flesh

[ flesh ]
/ flɛʃ /

noun

verb (used with object)

Verb Phrases

flesh out,
  1. to gain weight: He realized to his dismay that he had fleshed out during the months of forced inactivity.
  2. to add details to or make more complete: She fleshed out her proposal considerably before presenting it to the committee for action.

Idioms

Origin of flesh

before 900; Middle English flesc, Old English flǣsc; cognate with Old Frisian flēsk, Old High German fleisk (German Fleisch), Old Norse flesk bacon

Related forms

flesh·less, adjective
Dictionary.com Unabridged Based on the Random House Unabridged Dictionary, © Random House, Inc. 2019

Examples from the Web for flesh

British Dictionary definitions for flesh

flesh

/ (flɛʃ) /

noun

verb

Word Origin for flesh

Old English flǣsc; related to Old Norse flesk ham, Old High German fleisk meat, flesh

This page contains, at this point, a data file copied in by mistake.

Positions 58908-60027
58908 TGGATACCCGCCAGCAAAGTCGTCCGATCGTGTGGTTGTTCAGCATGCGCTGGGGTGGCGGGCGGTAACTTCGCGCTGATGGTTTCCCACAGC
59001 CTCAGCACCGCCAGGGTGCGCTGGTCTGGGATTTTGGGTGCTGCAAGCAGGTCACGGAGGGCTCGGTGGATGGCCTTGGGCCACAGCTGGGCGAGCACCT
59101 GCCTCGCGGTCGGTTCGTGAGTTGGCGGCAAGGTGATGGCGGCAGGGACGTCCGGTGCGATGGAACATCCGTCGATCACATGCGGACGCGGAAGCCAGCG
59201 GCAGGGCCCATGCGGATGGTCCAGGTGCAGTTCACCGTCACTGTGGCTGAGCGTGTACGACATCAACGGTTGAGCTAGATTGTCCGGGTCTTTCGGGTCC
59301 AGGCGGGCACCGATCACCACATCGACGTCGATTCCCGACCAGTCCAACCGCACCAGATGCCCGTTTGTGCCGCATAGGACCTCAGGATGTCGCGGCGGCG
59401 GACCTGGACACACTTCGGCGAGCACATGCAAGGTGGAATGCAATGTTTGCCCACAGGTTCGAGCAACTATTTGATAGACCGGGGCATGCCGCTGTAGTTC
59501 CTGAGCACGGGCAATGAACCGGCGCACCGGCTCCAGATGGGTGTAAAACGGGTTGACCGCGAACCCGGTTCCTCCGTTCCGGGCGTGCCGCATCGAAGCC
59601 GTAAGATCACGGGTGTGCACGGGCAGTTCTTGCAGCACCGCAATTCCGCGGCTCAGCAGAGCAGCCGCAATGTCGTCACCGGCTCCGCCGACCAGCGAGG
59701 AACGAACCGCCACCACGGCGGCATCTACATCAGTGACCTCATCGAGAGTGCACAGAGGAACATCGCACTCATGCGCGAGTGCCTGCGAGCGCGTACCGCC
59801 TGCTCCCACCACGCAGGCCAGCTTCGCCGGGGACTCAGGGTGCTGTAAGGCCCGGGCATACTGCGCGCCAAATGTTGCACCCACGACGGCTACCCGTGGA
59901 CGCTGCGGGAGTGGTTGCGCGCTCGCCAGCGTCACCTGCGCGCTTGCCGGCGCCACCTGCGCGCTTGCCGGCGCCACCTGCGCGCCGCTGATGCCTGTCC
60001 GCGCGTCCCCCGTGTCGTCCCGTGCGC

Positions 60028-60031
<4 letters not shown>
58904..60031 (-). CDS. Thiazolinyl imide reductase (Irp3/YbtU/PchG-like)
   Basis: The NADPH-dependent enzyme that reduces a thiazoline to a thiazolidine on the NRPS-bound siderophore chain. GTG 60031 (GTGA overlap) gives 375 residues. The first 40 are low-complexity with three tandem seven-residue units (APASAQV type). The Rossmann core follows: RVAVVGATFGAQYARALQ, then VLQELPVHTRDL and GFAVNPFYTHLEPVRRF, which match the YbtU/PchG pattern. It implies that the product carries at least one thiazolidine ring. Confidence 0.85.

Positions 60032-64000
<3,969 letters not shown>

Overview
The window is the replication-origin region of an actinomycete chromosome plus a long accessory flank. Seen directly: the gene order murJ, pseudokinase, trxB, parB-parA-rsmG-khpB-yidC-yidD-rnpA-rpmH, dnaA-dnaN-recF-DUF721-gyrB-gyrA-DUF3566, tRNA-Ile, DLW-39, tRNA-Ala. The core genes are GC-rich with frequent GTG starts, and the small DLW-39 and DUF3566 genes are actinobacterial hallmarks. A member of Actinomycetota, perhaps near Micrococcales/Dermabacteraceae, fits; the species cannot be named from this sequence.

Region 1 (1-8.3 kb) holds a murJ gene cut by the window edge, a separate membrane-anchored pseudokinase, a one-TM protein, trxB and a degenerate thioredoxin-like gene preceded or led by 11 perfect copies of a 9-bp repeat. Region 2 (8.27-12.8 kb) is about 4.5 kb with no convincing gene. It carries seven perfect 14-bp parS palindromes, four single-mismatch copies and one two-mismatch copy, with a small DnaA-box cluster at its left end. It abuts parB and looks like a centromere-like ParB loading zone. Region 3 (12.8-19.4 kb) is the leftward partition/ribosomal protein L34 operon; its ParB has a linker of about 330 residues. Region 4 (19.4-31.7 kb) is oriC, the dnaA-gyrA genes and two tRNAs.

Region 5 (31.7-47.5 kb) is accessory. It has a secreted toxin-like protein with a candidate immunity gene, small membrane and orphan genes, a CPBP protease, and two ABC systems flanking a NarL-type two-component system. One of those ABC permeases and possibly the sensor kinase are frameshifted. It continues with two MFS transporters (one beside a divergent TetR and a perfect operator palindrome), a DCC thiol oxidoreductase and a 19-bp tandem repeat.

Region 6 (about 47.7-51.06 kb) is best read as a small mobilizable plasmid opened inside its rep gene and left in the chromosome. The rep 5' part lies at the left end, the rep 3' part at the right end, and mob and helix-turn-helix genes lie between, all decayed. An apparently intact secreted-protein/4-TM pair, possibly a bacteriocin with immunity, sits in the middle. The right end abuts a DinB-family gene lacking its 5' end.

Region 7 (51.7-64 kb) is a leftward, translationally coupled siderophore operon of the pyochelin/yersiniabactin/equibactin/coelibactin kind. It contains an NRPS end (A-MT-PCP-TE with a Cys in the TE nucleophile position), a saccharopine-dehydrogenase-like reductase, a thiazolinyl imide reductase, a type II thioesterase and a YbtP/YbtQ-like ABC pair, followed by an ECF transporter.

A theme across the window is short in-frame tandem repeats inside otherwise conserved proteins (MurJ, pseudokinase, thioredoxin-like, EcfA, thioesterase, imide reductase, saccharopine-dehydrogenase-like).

Collins English Dictionary - Complete & Unabridged 2012 Digital Edition © William Collins Sons & Co. Ltd. 1979, 1986 © HarperCollins Publishers 1998, 2000, 2003, 2005, 2006, 2007, 2009, 2012

Medicine definitions for flesh

flesh

[ flĕsh ]

n.

The soft tissue of the body of a vertebrate, covering the bones and consisting mainly of skeletal muscle and fat.

Related forms

fleshy adj.
The American Heritage® Stedman's Medical Dictionary Copyright © 2002, 2001, 1995 by Houghton Mifflin Company. Published by Houghton Mifflin Company.

Idioms and Phrases with flesh

flesh


In addition to the idioms beginning with flesh

  • flesh and blood
  • flesh out

also see:

  • go the way of all flesh
  • in person (the flesh)
  • make one's flesh creep
  • neither fish nor fowl (flesh)
  • pound of flesh
  • press the flesh
  • spirit is willing but the flesh is weak
  • thorn in one's flesh
The American Heritage® Idioms Dictionary Copyright © 2002, 2001, 1995 by Houghton Mifflin Harcourt Publishing Company. Published by Houghton Mifflin Harcourt Publishing Company.